Battle of al-Qadisiyyah

Battle of al-Qadisiyyah

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The Battle of al-Qādisiyyah ' onMouseout='HidePop("28130")' href="http://www.absoluteastronomy.com/topics/Arabic_transliteration">transliteration
Arabic transliteration
Different approaches and methods for the romanization of Arabic exist. They vary in the way that they address the inherent problems of rendering written and spoken Arabic in the Latin alphabet; they also use different symbols for Arabic phonemes that do not exist in English or other European...

, Ma'rakat al-Qādisiyyah; ; alternative spellings: Qadisiyya, Qadisiyyah, Kadisiya) was fought in 636; it was the decisive engagement between the Arab muslim army and the Sassanid
Sassanid Empire
The Sassanid Empire , known to its inhabitants as Ērānshahr and Ērān in Middle Persian and resulting in the New Persian terms Iranshahr and Iran , was the last pre-Islamic Persian Empire, ruled by the Sasanian Dynasty from 224 to 651...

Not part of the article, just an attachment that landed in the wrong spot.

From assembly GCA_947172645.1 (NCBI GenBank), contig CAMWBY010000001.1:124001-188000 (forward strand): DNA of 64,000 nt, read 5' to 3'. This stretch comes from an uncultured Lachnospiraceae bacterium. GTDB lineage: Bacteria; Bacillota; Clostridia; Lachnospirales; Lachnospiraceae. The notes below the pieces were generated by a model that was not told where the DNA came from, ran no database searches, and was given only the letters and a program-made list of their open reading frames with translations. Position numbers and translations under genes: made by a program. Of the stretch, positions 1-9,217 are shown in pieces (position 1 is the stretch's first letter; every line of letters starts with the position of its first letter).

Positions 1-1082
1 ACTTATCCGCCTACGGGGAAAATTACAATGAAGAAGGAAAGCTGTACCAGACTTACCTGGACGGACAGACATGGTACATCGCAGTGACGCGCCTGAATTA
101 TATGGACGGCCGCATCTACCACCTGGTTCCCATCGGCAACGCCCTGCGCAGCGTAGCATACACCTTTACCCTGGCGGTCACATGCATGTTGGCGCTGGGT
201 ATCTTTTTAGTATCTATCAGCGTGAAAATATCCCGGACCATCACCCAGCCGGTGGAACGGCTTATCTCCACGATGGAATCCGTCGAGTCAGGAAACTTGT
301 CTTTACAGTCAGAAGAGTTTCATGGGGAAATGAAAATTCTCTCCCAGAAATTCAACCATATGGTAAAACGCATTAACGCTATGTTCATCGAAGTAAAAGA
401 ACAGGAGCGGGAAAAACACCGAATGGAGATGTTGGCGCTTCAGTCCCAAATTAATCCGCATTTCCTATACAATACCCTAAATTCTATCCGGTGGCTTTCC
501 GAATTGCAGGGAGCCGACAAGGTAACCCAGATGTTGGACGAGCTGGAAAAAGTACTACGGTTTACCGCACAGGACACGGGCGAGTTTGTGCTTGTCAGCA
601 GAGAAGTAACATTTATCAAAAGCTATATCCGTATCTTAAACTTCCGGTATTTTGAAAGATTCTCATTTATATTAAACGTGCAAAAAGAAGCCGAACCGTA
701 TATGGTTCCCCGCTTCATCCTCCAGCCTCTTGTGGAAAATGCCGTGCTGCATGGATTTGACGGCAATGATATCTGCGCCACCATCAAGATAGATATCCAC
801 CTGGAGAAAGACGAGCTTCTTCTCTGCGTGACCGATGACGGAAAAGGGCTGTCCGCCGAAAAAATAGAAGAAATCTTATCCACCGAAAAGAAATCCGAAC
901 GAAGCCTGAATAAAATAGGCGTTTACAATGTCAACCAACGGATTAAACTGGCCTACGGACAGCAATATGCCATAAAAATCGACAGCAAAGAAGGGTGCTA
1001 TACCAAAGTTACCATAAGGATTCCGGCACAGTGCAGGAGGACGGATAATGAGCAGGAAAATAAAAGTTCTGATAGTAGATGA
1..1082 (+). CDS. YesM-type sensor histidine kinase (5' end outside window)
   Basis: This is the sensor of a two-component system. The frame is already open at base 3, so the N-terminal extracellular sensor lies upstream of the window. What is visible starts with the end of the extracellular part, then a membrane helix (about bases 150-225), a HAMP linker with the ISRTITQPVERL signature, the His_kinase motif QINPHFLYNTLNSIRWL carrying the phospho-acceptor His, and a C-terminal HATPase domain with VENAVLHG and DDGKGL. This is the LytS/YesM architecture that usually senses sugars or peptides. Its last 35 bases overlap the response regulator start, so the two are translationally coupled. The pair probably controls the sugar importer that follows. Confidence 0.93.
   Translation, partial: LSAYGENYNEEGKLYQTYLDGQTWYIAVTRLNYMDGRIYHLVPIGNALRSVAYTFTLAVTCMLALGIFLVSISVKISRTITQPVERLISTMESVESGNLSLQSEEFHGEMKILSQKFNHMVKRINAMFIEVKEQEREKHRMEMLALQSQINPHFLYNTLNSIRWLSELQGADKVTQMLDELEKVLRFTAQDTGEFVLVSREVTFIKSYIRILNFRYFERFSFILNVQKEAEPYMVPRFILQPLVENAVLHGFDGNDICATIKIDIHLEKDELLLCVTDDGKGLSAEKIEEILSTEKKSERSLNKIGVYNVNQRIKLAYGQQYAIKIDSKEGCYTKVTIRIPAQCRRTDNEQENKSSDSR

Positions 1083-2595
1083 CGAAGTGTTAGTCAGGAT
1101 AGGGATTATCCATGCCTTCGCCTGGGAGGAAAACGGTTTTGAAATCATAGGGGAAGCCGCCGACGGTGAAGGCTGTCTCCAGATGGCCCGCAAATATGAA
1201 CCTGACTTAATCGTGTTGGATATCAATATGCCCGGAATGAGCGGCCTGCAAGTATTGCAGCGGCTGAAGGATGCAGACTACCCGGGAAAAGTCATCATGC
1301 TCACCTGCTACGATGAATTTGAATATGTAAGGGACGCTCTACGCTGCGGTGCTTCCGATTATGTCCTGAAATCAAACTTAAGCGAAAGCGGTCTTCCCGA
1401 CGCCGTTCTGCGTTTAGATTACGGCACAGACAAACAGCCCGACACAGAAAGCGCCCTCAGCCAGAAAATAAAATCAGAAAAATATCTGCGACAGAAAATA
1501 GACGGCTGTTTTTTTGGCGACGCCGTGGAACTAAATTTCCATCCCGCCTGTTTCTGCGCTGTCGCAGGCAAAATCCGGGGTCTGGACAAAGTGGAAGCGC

Persian army during the first period of Muslim expansion. It resulted in the Islamic conquest of Persia
Islamic conquest of Persia
The Muslim conquest of Persia led to the end of the Sassanid Empire in 644, the fall of Sassanid dynasty in 651 and the eventual decline of the Zoroastrian religion in Persia...

, and was key to the conquest of Iraq
Iraq
Iraq ; officially the Republic of Iraq is a country in Western Asia spanning most of the northwestern end of the Zagros mountain range, the eastern part of the Syrian Desert and the northern part of the Arabian Desert....